Cyclingnews New Year Message
Best Wishes for 2000 to all cyclists around the world!
A New Year Surprise for you!
To celebrate the beginning of the new year, we at cyclingnews have decided to provide a few little pieces of action from cyclocross races in Belgium. Given it's the time of year that many riders have to brave some fairly ordinary conditions in the pursuit of a spin, we have obtained a couple of clips featuring number 1 'crosser, Sven Nijs. They were sent in by one of our correspondents, Patrick Njis (no relation).
The first clip, which we featured at Christmas time was of Sven and his mates dashing through the snow at the World Cup event in Kalmthout, complete with vocal encouragement from the surprisingly strong crowd. Please click on this link and the 344KB MPEG file will come down to your desktop (please be patient).
The second clip shows Sven during the Superprestige race in Diegem, where he experienced some bad luck. The clip shows Nijs rejoining the leaders after breaking his pedal and falling behind, eventually finishing third in the race.
Please note, they are only a very short clips taken from the spectator's perspective, but they're a lot of fun and the cheering really adds to the atmosphere. We have tested the download in our office on Macintosh and Windows machines running both types of browsers and it works fine, but if you experience any problems, please let us know.
We are very interested to learn about how your PC operates with these forms of media. You can take this as as a sneak preview to some of the enhancements we have planned for the site as we head into the new decade/century/millennium.
The year in review
"They say the darkest hour is right before the dawn,
Bradman, by Paul Kelly, 1987
This is a line from a song by Paul Kelly and he is actually referring to Sir Donald Bradman, the great living batsman in the game of cricket, and number 6 in the list of all-time athletes this century as voted by Reuters sports journalists (just one place ahead of Mr Merckx). "The Don" was a beacon of hope to a country that was on the skids due to the '30s depression. He helped inspire a return to better times.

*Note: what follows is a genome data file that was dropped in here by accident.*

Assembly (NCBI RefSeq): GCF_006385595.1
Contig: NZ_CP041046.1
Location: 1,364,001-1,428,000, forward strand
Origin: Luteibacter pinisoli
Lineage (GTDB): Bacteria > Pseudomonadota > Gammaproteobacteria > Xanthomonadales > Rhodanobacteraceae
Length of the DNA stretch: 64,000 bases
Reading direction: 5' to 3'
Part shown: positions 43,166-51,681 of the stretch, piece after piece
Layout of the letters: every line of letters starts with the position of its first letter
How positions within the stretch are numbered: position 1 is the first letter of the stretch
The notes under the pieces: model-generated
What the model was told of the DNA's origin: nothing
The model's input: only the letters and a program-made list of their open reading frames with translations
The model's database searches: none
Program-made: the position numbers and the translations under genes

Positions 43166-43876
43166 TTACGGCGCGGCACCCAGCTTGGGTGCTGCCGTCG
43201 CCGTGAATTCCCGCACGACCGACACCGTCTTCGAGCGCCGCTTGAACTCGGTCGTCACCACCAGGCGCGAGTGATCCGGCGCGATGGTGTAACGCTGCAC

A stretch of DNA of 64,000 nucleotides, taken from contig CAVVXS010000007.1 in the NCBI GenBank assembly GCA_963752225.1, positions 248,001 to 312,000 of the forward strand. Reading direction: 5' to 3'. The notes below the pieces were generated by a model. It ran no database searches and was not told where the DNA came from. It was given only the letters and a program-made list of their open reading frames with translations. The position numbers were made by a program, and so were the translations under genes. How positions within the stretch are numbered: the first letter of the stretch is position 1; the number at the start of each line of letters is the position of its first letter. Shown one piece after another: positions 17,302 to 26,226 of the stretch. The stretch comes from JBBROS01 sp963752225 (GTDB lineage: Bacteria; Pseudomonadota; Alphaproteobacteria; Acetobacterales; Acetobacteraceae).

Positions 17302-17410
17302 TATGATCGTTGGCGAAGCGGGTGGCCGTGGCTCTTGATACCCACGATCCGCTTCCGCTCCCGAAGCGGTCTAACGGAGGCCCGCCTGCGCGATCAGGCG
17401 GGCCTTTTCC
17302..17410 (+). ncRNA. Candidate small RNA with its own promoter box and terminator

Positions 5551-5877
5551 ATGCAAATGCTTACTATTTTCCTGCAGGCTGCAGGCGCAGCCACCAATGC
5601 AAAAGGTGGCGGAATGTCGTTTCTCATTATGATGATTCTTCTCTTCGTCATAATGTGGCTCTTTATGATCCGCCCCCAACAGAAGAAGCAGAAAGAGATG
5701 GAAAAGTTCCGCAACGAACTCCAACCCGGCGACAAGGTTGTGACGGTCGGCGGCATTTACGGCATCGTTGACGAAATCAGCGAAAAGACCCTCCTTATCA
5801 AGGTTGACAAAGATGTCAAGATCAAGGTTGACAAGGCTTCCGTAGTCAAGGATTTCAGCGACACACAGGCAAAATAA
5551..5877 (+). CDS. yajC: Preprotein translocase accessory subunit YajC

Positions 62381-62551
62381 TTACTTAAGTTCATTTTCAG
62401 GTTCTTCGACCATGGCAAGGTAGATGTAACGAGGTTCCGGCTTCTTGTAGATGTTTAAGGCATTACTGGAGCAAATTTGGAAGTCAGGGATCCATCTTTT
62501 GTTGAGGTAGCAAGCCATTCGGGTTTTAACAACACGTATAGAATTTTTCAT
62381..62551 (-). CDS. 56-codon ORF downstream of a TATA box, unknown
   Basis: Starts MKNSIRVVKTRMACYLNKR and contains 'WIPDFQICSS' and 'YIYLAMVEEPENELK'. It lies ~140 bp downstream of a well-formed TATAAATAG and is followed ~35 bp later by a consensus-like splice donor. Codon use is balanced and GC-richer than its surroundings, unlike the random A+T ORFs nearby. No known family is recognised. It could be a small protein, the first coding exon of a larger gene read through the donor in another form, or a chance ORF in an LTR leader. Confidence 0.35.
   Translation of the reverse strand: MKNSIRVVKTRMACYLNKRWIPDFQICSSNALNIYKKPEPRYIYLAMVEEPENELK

When I was watching the Tour de France this year and saw Lance Armstrong soar to the top of Sestrieres in Italy, I thought of Kelly's poetry and love of a game, and felt we were witnessing a return to heroism and pure courage in cycling. Here was a new man who never gave up and returned from cancer to scale the peak of his sport.
The previous year, the world's number one bike race had been ripped to the core by drug busts and the sight of dedicated athletes being hauled off in the middle of the night for extensive drug testing and narcotics officers trampling over decades of tradition. It was bleak stuff. Hopefully, that tradition was not the part which involved using performance-enhancing substances, but a tradition of showing respect to individuals who were suffering nearly all the way to Paris. They deserved better.
Then just prior to this year's Tour, we had the patron saint of talented eccentrics kicked out of the Giro on its penultimate day. I know for many, this really was our bleakest hour. We looked to Pantani as the man above it all - riding on pure talent and flair. Wrong.
After such a heavy dumping, Armstrong's ride in the Tour was a redemption for the sport, even though some fairly chauvinistic reporting tried to detract from his achievement. To those who think the true believers are naive, well, present some facts. Otherwise, keep it to yourself.